Published: March 17, 2009-- Selling parts of a collection to cover museum operating costs would be illegal under a bill introduced in the New York State Legislature late Tuesday afternoon. The bill, drafted by Assemblyman Richard L. Brodsky in collaboration with the New York State Board of Regents and the Museum Association of New York, would prohibit museums from using proceeds from the sale of artworks "for traditional and customary operating expenses."
"These collections were not created as reservoirs of capital to be used for the benefits of the institution," said Mr. Brodsky, a Westchester County Democrat and a sponsor of the bill. "You keep selling paintings to keep the doors open and eventually you have open doors and no paintings."
"The goal here is to provide a consistent process in the museum community for dealing with these difficult issues," he added.
The bill was fueled by the National Academy Museum's sale in December of two Hudson River School paintings to shore up its finances, and by Brandeis University's January announcement that it would close its Rose Art Museum and sell the collection because of the large drop in its endowment. Similarly, last summer Fort Ticonderoga, the historic site in upstate New York, considered selling some artifacts to plug a $2.5 million shortfall, a proposal that is now off the table.
"The two notions of deaccessioning and debt have to be de-coupled," said Anne W. Ackerson, the director of the Museum Association of New York. "It seems that when some institutions get into financial trouble, they look to their collections as a way to get out."
Deaccessioning to pay the bills is strongly condemned in the museum world. The Association of Art Museum Directors, a national group, strictly prohibits the sale of artworks to cover anything but the acquisition of art. The group imposed sanctions on the National Academy for its sale, advising other institutions not to collaborate with or make loans to the academy.
While the Board of Regents has had regulations on the sale of artworks in place for some time, including a 2006 amendment on deaccessioning, these rules "weren't specific enough," said Cliff Siegfried, director of the New York State Museum and the State Education Departmentís assistant commissioner for museums.
In response to Fort Ticonderoga's situation, the Board of Regents in December implemented temporary "emergency" regulations to prohibit the use of art-sale proceeds by museums for expenses. The new bill would apply to all museums in the state, including those chartered by the Board of Regents and those chartered by the Legislature.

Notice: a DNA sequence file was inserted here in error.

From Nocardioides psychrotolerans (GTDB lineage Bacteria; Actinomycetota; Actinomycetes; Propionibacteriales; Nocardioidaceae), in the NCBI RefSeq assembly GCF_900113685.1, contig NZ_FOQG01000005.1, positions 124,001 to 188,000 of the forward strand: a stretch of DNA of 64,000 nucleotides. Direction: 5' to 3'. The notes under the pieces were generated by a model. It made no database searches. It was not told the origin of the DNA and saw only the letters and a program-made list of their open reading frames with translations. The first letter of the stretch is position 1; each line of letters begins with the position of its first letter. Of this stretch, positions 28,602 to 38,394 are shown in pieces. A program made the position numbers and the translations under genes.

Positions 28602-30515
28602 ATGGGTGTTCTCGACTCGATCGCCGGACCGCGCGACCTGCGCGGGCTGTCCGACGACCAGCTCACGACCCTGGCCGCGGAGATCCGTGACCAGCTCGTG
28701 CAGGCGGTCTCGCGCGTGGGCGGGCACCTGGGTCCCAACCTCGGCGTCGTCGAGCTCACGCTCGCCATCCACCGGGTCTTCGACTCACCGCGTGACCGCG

"We realized that our regulations were a little loose," said James C. Dawson, chairman of the regents' cultural education committee, adding of the new bill, "We're hoping this will pass the Legislature."
Mr. Brodsky has long been involved in art protection issues. At a public hearing in 1993 he questioned the New-York Historical Society's sale of works from its collection to build an endowment.
"We all concluded that there simply had to be a regularization so we didn't lurch into another National Academy or Fort Ticonderoga," Mr. Brodsky said of the new bill. "This is not an imagined problem. It's happening all across the state."
Under the bill, proceeds from a sale could be used only for the acquisition of additional artworks for the museum's collection or "the preservation, protection or care" of works in the collection. And, it says, "No item in a museumís collection may be used as collateral or may be capitalized."
The legislation also delineates criteria under which an artwork could be deaccessioned: if it is inconsistent with the museum's mission as set forth in its mission statement, if it has "failed to retain its identity" because of decay or other deterioration, if it is redundant or inauthentic, or if it is being repatriated or returned to its rightful owner or donor.
"The Legislature therefore finds and declares," the bill says, "that the requirements of this law are necessary to protect the cultural, artistic, historical and scientific heritage of the state, and the public interest, are consistent with long-standing professional standards set forth by the museum community and are consistent with the statutory and constitutional responsibilities of the Legislature and the Board of Regents."